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Chinese Joint Venture Will Begin Mass-Producing an Autonomous Electric Car

With the Robo-01, Baidu and Chinese carmaker Geely aim for a fully self-driving car

4 min read
A black car sits against a white backdrop decorated with Chinese writing. The car’s doors are open, like a butterfly’s wings. Two charging stations are on the car’s left; two men stand on the right.

The Robo-01 autonomous electric car shows off its butterfly doors at a reveal to the media in Beijing, in June 2022.

Tingshu Wang/Reuters/Alamy
Purple

In October, a startup called Jidu Automotive, backed by Chinese AI giant Baidu and Chinese carmaker Geely, officially released an autonomous electric car, the Robo-01 Lunar Edition. In 2023, the car will go on sale.

At roughly US $55,000, the Robo-01 Lunar Edition is a limited edition, cobranded with China’s Lunar Exploration Project. It has two lidars, a 5-millimeter-wave radars, 12 ultrasonic sensors, and 12 high-definition cameras. It is the first vehicle to offer on-board, AI-assisted voice recognition, with voice response speeds within 700 milliseconds, thanks to the Qualcomm Snapdragon 8295 chip.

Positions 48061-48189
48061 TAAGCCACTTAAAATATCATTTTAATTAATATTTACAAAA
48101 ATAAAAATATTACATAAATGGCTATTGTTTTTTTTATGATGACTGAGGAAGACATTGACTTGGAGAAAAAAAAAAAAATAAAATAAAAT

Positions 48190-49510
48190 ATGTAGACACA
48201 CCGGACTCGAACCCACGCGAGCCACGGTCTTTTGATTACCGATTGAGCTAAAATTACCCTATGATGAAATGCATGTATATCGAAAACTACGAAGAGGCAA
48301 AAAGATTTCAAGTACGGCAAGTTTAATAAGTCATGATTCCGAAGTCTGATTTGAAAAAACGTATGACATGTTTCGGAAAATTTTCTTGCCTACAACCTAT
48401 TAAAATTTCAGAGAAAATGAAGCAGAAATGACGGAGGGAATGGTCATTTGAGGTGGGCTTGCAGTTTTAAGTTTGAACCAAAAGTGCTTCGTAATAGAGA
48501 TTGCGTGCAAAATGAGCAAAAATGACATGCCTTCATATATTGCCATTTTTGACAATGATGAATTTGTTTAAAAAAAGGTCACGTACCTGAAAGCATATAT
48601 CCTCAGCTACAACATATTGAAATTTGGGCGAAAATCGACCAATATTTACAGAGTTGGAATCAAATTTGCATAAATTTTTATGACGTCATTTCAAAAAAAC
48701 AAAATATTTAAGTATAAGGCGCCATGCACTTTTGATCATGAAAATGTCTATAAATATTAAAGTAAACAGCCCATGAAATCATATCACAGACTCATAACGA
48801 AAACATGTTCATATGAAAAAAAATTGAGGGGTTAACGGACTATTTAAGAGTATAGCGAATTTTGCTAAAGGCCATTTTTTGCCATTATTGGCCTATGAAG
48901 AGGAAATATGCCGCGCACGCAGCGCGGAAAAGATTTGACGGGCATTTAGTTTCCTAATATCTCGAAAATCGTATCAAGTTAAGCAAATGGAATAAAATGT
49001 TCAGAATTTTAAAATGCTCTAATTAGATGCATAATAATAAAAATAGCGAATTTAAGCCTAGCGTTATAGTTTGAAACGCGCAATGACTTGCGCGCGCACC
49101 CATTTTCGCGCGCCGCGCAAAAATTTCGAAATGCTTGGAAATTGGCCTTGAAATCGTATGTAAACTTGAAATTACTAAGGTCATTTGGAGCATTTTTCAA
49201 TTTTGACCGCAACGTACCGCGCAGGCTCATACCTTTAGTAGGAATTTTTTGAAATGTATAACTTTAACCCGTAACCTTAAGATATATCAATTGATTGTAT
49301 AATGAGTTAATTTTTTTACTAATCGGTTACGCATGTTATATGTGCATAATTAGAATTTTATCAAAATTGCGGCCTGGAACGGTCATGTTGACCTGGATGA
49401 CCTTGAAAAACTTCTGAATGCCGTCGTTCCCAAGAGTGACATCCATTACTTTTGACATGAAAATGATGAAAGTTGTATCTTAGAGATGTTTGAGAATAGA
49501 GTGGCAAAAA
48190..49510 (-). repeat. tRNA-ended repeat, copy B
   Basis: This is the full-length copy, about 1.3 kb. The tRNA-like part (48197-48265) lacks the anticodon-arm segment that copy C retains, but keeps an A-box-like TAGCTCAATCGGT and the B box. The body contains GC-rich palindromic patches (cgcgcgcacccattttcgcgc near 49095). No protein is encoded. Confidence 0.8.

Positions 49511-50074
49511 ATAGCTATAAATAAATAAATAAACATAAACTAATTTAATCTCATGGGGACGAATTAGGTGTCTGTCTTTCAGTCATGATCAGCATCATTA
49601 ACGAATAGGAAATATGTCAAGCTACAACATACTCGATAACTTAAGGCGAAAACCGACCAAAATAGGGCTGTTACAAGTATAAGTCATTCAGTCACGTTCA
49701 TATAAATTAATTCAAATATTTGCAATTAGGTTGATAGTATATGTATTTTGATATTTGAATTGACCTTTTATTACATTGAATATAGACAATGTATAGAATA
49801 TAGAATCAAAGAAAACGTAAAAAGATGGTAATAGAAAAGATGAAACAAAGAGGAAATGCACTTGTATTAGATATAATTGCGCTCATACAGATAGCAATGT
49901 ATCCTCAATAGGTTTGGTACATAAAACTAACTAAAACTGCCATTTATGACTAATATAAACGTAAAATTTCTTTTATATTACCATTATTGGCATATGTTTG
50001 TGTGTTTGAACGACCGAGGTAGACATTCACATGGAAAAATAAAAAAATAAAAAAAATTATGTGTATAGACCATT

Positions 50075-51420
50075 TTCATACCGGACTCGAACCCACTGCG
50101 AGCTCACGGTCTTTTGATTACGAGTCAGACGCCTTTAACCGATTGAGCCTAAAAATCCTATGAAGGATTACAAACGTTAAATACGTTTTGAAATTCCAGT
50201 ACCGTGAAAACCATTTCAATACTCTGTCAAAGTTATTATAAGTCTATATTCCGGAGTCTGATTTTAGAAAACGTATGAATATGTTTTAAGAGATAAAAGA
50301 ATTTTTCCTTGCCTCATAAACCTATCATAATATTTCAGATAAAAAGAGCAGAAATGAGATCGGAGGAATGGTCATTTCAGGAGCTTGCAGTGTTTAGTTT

This article is part of our special report Top Tech 2023.

“It’s a car, and, even more so, a robot,” said Jidu CEO Joe Xia, during the live-streamed unveiling of the car (as translated from the Mandarin by CNBC). He added that it “can become the standard for self-driving cars.”